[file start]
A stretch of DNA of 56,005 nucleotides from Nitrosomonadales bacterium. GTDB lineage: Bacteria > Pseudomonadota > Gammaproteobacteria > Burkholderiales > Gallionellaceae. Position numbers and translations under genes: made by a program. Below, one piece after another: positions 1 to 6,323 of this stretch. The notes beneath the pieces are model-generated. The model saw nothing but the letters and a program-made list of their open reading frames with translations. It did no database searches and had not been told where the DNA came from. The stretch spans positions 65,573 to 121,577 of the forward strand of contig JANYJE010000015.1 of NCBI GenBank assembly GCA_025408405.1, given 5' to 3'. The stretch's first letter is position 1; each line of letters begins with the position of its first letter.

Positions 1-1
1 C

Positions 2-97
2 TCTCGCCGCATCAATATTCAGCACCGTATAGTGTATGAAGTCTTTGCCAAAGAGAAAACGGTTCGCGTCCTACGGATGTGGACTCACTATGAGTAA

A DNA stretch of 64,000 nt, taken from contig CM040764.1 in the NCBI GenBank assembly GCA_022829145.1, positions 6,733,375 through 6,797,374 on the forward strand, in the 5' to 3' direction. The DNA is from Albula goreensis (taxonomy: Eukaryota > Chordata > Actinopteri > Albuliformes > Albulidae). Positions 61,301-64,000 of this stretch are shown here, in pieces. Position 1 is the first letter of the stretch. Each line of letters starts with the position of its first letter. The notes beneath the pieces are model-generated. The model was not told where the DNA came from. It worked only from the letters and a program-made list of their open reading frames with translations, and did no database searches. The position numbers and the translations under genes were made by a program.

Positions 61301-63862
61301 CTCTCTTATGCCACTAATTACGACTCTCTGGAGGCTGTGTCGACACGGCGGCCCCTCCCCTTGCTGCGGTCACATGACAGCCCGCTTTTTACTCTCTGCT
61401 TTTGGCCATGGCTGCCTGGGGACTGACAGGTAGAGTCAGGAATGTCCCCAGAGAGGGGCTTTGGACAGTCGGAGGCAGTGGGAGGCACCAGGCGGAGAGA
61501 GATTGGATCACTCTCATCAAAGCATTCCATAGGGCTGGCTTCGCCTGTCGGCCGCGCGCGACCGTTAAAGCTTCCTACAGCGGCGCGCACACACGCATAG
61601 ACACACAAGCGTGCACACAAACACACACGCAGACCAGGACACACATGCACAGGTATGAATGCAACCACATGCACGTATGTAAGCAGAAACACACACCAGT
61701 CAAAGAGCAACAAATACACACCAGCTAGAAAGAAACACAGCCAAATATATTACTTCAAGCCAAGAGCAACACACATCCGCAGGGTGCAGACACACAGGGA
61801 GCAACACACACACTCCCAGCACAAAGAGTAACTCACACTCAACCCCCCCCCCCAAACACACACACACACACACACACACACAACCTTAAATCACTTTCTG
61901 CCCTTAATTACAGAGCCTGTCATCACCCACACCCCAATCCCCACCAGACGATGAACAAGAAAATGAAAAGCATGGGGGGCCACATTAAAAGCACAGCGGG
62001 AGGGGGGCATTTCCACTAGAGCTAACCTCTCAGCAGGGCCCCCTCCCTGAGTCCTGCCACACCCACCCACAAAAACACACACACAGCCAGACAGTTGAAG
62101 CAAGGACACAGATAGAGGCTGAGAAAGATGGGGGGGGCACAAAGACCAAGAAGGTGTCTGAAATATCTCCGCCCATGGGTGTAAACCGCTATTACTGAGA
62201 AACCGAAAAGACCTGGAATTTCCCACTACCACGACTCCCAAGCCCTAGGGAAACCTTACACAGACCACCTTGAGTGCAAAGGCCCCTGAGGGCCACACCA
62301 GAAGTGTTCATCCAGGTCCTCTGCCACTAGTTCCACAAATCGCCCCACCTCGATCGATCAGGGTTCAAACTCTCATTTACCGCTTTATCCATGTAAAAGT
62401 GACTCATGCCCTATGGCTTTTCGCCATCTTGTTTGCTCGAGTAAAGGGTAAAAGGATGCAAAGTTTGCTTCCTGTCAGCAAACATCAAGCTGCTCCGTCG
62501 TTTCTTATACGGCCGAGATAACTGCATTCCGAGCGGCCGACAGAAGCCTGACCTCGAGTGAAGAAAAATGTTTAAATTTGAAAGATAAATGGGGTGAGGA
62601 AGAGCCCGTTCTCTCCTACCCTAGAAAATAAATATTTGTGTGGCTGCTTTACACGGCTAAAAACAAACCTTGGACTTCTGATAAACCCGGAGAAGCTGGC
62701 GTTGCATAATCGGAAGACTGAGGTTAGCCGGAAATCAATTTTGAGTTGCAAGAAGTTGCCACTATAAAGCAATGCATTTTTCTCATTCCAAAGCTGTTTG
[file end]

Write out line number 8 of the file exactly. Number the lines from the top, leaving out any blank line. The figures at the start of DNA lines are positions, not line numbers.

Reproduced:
61301 CTCTCTTATGCCACTAATTACGACTCTCTGGAGGCTGTGTCGACACGGCGGCCCCTCCCCTTGCTGCGGTCACATGACAGCCCGCTTTTTACTCTCTGCT